Who will be Biden’s right-hand woman?
Joe Biden is the presumptive Democratic nominee for the presidential election this November. In the midst of the chaos and turmoil wrought by the coronavirus outbreak, his only remaining opponent, Sen. Bernie Sanders (D-Vt.), withdrew from the race last week, allowing Biden to begin in earnest his campaign for the general election. Now the former vice president faces an important decision – selecting his own second-in-command. Though his promise at the final primary debate in February to opt for a woman on the ticket narrows down the list of options, qualified candidates are abound. Among them are governors, senators, newcomers onto the political scene, and former opponents in the race for the nomination.
Biden has already outlined two of the main points he’s looking out for – ideological similarity and experience. Having held the position for eight years, he realises that a Commander-in-Chief and a vice president ought to agree on most issues. That means candidates who are situated too far to the left of the party are unlikely to be selected. Biden, who was a senator for over 30 years prior to his vice presidency, is distinctly aware of the importance of experience and the need for a running mate who will be “ready on Day 1 to be president of the United States of America.” And, as if to reassure critics who argue his age threatens his candidacy, Biden wants a VP who is younger than himself.
Biden is also likely to take other criteria such as electability into account, which means the region from which a candidate hails is an important factor. In 2016, most eyes were focused on the Midwest, where razor-thin margins in states like Wisconsin and Michigan helped to seal the election in President Trump’s favour. If this is the case, Biden still has a wealth of options – the Midwest is not lacking in moderate, experienced politicians.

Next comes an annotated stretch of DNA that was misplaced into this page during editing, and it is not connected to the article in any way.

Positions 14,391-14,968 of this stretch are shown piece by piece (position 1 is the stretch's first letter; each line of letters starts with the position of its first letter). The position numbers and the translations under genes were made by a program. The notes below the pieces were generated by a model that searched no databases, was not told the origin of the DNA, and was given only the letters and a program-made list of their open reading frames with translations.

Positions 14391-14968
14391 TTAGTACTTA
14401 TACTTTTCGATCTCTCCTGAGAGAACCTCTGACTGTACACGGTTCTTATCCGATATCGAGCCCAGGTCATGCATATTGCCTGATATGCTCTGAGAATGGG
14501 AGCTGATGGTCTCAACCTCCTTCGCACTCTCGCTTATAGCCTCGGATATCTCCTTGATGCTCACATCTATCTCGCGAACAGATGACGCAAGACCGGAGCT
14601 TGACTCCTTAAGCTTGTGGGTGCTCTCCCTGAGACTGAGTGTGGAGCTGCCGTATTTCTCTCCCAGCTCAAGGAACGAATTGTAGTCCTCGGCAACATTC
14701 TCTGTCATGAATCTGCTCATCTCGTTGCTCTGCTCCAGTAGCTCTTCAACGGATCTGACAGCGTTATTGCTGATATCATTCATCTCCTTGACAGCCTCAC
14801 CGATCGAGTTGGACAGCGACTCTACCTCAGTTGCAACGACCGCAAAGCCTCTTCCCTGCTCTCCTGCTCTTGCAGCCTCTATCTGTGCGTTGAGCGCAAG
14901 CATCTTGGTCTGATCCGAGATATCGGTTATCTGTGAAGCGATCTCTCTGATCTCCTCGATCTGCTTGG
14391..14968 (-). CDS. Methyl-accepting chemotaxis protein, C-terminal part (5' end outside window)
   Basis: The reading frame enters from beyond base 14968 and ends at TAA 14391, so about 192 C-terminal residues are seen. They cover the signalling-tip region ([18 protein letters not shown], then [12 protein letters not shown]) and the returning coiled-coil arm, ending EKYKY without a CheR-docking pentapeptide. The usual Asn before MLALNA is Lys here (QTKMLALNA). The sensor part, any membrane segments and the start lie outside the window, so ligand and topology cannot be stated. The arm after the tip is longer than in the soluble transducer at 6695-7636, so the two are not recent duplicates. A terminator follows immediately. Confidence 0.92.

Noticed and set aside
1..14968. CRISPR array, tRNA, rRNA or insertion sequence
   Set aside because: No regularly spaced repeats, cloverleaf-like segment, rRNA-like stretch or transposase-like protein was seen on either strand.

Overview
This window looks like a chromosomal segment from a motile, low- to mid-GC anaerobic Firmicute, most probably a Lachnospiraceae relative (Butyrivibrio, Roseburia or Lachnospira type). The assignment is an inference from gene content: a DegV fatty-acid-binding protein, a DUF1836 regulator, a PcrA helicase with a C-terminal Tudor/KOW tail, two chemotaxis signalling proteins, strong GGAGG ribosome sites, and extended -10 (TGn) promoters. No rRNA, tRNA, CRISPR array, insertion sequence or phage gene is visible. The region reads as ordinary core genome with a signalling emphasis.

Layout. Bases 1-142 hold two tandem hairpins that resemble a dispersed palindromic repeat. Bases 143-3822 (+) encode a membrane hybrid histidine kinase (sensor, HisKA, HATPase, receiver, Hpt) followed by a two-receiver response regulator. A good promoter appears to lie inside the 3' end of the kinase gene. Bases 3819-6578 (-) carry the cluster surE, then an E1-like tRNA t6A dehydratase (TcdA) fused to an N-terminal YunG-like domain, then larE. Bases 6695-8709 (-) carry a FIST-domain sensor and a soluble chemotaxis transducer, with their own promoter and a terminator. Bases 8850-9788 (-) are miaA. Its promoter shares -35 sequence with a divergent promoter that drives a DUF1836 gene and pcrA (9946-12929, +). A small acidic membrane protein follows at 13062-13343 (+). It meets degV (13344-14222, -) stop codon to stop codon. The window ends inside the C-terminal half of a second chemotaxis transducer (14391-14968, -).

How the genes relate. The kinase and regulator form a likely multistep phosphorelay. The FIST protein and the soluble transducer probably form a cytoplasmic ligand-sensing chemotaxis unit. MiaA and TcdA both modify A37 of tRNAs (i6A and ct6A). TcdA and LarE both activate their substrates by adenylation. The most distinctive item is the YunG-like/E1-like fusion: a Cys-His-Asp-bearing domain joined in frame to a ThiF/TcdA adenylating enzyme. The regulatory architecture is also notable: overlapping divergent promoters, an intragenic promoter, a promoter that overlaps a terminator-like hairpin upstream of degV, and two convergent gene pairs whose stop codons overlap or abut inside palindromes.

Gov. Gretchen Whitmer of Michigan, for instance, who has recently come into the limelight for her state’s response to the pandemic. Biden has described Whitmer as “an outstanding governor… one of the most talented people,” and she has worked with him in her capacity as co-chair of his national campaign. She would boost Biden’s electability in a state which President Trump eked out in 2016. Her politics are moderate and pragmatic, like Biden’s, and she has spoken out against policies such as Medicare-for-All.
Her competition is fierce, however – Sen. Amy Klobuchar (D-Minn.), is also a Midwesterner, and one whose endorsement provided Biden with a boost prior to Super Tuesday, is another viable option. Klobuchar’s moderate politics would serve to complement Biden’s, and she has time and again shown that she can win, managing a 24-point margin against her Republican opponent in 2018 where Hillary Clinton barely managed a 1.5-point win against the president.
A third option, perhaps lesser known but with a bombastic backstory is Sen. Tammy Duckworth (D-Ill.). Born in Thailand to a US veteran of the Second World War, Duckworth would go on to serve herself, losing both legs as a result of injuries sustained after Iraqi insurgents downed her UH-60 Black Hawk helicopter in 2004. She is a Midwesterner, a woman of colour, and a veteran – she seems to check all the boxes. Duckworth has also been outspoken in her criticisms of far-left politics, remarking that “you can’t win the White House without the Midwest, and I don’t think that you can go too far to the left and still win the Midwest,” in response to the election of Rep. Alexandria Ocasio-Cortez, a self-described democratic socialist, in 2018.
Biden does not lack options – to use Sen. Mitt Romney’s (D-UT) perhaps unfortunate phrasing during the 2012 election, there are “binders of women” for Biden to choose from. He may select Sen. Kamala Harris (D-Calif.), who recently appeared at one of his virtual fundraisers. Or Stacey Abrams, who lost Georgia’s gubernatorial race in 2018 by a thin margin and has touted herself as an “excellent” candidate for the position.
There are, however, some prominent names which are unlikely to appear on the ticket. Among them is Sen. Elizabeth Warren (D-Mass.). Though she has been floated as an option by various prominent outlines, Warren is a septuagenarian herself – though younger than Biden, she does not represent the new generation of politicians who will soon be holding the reins. Her politics are not exactly, to use Biden’s phrasing, “simpatico” with his own. Furthermore, the empty seat she would leave in the Senate would be filled by a temporary Republican appointed by Massachusetts Gov. Charlie Baker. This would not be a problem for Klobuchar and Duckworth, both of whom hail from states governed by a Democrat.
The name at the bottom of the ticket is unlikely to be the factor which makes or breaks the campaign – data on prior elections indicates that most vice-presidential picks will not have an impact to the extent that, for instance, Sarah Palin did as John McCain’s selection in 2008. Having a strong second-in-command is an important part of the job itself, however, and Biden’s unique perspective as a former vice president means he is sure to choose a second-in-command who will complement his strengths and shore up his weaknesses.